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anonymous
 one year ago
I was given an example of how to derive a derivative from an implicit function, but I don't understand how they got their answer. (will post below)
anonymous
 one year ago
I was given an example of how to derive a derivative from an implicit function, but I don't understand how they got their answer. (will post below)

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anonymous
 one year ago
Best ResponseYou've already chosen the best response.0\[y^4+3y4x^3=5x+1\] The answer was \[y^4y'+3y'12x^2=5\]

anonymous
 one year ago
Best ResponseYou've already chosen the best response.0The one thing that confuses me is the y's. Are you supposed to add another y variable?

phi
 one year ago
Best ResponseYou've already chosen the best response.2they are taking the derivative with respect to x use the chain rule \[ \frac{d}{dx} \left( y^4+3y4x^3=5x+1 \right) \] \[ \frac{d}{dx} y^4 + 3 \frac{d}{dx} y 4 \frac{d}{dx} x^3 = 5 \frac{d}{dx} x + \frac{d}{dx} 1\]

phi
 one year ago
Best ResponseYou've already chosen the best response.2\[ \frac{d}{dx} y^4= 4 y^3 \frac{d}{dx} y \\ 4y^3 \frac{dy}{dx} \]

Empty
 one year ago
Best ResponseYou've already chosen the best response.0This is the chain rule. Pretend y (which is a function of x) is f(x). Then whenever you see something like: \[(y^7)' = 7y^6 y'\] This is the same as: \[((f(x))^7)' = 7(f(x))^6*f'(x)\]

phi
 one year ago
Best ResponseYou've already chosen the best response.2another example \[ 4 \frac{d}{dx} x^3= 12 x^2 \frac{dx}{dx} \\ =12x^2 \]

anonymous
 one year ago
Best ResponseYou've already chosen the best response.0Well your other example with 'x' makes sense, but are you supposed to just use the power rule for x and us the chain rule for a y variable?

phi
 one year ago
Best ResponseYou've already chosen the best response.2you always use the chain rule. But when you take the derivative with respect to x you get a dx/dx that "goes away" (see example with x^3)

anonymous
 one year ago
Best ResponseYou've already chosen the best response.0Is there a reason why it goes away for x and not y?

phi
 one year ago
Best ResponseYou've already chosen the best response.2another example: \[ \frac{d}{dx} (x+1)^2 = 2(x+1) \frac{d}{dx} (x+1) \\ = 2(x+1) \left(\frac{d}{dx} x+\frac{d}{dx} 1 \right) \] and that becomes \[ 2(x+1) (1 +0) = 2(x+1) \]

phi
 one year ago
Best ResponseYou've already chosen the best response.2I think of it like this: \[ \frac{d}{dx} x = \frac{dx}{dx} = 1\\ \frac{d}{dx} y= \frac{dy}{dx} \]

Empty
 one year ago
Best ResponseYou've already chosen the best response.0Kind of unrelated but amusing, if you treat x as a function and differentiate it with the chain rule, you will get an infinite 'chain': \[x' = 1*x^0 x'=1*x^0*1*x^0*x' =1*x^0*1*x^0*1*x^0*x' \] haha I was hoping this would give some clever way of proving x'=1 but I don't think we can do that here, oh well.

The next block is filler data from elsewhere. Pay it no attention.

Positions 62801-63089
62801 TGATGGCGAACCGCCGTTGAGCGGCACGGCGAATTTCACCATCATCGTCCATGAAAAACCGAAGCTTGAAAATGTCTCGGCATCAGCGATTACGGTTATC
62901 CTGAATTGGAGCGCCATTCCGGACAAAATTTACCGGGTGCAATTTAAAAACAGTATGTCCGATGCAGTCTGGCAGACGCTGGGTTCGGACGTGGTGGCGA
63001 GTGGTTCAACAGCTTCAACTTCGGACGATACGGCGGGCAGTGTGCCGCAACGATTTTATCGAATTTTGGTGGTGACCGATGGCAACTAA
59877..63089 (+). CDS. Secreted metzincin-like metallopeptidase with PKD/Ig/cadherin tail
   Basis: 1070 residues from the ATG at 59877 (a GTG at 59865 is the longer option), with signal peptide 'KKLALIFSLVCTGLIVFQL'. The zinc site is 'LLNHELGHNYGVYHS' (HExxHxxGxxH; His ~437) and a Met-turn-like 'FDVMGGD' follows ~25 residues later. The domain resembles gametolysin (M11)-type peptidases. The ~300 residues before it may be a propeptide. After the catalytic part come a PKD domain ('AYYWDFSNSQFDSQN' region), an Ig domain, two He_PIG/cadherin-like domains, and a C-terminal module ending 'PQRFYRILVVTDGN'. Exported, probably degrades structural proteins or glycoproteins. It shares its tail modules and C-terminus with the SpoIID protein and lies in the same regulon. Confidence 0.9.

anonymous
 one year ago
Best ResponseYou've already chosen the best response.0That's interesting to think about. Okay here's an example. Tell me if I'm right...

anonymous
 one year ago
Best ResponseYou've already chosen the best response.0\[2y^7 \rightarrow 14y^6y'\] and \[2x^3 \rightarrow 6x^2\]

anonymous
 one year ago
Best ResponseYou've already chosen the best response.0Sorry guys. Openstudy just crashed and reloaded itself randomly. Weird? Anyways, just to make sure, is the "extra y" always added on when taking the derivative of a y variable?

phi
 one year ago
Best ResponseYou've already chosen the best response.2if we take the derivative with respect to a third variable, such as t we would do \[ \frac{d}{dt} (x^2 + y^2) = 2x \frac{dx}{dt} + 2y \frac{dy}{dt} \] notice the "prime notation" y' leaves out information (we have to remember that it means dy/dx) also, you sometimes see Newton's notation, where we put a dot over the variable to denote the derivative with respect to t (time) \[ \frac{d}{dt} (x^2 + y^2) = 2x \dot{x} + 2y \dot{y} \]

anonymous
 one year ago
Best ResponseYou've already chosen the best response.0I am sorry, but I am completely lost.

phi
 one year ago
Best ResponseYou've already chosen the best response.2***Is there a reason why it goes away for x and not y?*** you write the ratio of two "infinitesimals" dy/dx if the top and bottom are both dx as in dx/dx that ratio is 1

phi
 one year ago
Best ResponseYou've already chosen the best response.2***I am sorry, but I am completely lost.*** do you know how to use the chain rule?

anonymous
 one year ago
Best ResponseYou've already chosen the best response.0Yes, but the y and x dilemma was something never explained to me.

anonymous
 one year ago
Best ResponseYou've already chosen the best response.0Oh! I think I'm starting to understand now!

anonymous
 one year ago
Best ResponseYou've already chosen the best response.0so because it's dy/dx it would keep the y variable and like you said dx/dx = 1 so the x would just turn into 1.

anonymous
 one year ago
Best ResponseYou've already chosen the best response.0Finally I get it! :D And it would do that with any variable right? dt/dx = keep the t da/dx= keep the a

anonymous
 one year ago
Best ResponseYou've already chosen the best response.0I sorry. At times it takes me a minute to catch on. Thank you so much for your help. As well as Empty.
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